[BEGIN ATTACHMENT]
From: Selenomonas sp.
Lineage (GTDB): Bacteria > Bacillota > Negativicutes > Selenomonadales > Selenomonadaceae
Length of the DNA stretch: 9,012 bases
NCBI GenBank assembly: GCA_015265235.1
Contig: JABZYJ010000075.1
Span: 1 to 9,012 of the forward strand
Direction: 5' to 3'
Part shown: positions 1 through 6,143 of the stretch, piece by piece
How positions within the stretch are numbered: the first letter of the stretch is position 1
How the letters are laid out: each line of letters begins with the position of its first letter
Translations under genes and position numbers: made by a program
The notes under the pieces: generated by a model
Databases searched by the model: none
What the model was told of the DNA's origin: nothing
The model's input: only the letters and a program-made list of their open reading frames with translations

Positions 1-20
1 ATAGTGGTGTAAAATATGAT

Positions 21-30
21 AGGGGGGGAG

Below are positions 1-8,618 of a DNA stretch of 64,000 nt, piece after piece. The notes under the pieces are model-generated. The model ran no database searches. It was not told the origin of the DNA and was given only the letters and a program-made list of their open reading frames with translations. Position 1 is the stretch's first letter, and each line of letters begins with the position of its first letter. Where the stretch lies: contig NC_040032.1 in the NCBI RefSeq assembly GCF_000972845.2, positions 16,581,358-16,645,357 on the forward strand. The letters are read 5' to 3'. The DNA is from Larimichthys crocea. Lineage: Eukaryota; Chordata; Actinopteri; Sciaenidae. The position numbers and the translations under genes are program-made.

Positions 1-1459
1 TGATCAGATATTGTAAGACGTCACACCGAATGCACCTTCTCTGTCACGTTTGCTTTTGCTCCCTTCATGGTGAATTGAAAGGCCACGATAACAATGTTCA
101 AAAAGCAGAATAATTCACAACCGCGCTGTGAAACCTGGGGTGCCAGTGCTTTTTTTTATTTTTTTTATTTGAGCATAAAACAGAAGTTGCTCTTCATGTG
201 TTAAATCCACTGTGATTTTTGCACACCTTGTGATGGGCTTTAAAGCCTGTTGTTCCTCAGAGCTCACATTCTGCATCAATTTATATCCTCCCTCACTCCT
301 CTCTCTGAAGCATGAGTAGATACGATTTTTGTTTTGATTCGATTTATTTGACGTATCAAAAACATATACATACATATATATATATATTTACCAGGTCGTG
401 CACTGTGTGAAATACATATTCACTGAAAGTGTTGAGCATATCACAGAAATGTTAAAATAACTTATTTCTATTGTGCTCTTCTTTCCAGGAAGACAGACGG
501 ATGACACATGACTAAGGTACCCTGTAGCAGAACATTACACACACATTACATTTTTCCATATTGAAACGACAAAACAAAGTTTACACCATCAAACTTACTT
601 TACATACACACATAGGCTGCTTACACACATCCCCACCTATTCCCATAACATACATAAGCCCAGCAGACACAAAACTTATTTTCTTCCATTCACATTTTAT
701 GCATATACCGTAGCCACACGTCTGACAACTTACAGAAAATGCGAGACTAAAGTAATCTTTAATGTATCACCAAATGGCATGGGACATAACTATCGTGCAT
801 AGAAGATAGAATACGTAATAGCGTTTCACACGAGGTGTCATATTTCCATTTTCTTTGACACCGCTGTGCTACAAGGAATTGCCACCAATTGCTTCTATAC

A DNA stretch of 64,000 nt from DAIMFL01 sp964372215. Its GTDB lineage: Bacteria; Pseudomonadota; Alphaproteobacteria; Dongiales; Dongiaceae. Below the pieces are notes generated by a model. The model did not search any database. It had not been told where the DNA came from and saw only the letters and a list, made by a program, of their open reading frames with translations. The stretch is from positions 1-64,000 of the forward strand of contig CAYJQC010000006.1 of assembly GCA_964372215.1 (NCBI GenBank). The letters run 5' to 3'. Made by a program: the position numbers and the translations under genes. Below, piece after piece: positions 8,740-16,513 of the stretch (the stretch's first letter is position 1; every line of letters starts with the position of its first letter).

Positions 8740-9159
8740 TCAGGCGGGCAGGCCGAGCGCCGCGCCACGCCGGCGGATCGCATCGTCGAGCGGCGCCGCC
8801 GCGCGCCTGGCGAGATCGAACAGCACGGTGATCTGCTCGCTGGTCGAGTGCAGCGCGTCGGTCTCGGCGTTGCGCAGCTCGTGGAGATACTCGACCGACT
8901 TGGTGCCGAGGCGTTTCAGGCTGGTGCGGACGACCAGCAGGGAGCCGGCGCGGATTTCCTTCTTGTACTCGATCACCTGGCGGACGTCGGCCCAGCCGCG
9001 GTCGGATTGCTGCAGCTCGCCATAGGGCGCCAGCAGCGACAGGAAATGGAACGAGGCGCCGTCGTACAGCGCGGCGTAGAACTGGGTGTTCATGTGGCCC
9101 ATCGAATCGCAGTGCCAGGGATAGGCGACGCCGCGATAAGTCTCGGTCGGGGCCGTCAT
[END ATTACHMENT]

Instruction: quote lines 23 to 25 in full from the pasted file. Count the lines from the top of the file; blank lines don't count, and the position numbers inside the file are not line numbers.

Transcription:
101 AAAAGCAGAATAATTCACAACCGCGCTGTGAAACCTGGGGTGCCAGTGCTTTTTTTTATTTTTTTTATTTGAGCATAAAACAGAAGTTGCTCTTCATGTG
201 TTAAATCCACTGTGATTTTTGCACACCTTGTGATGGGCTTTAAAGCCTGTTGTTCCTCAGAGCTCACATTCTGCATCAATTTATATCCTCCCTCACTCCT
301 CTCTCTGAAGCATGAGTAGATACGATTTTTGTTTTGATTCGATTTATTTGACGTATCAAAAACATATACATACATATATATATATATTTACCAGGTCGTG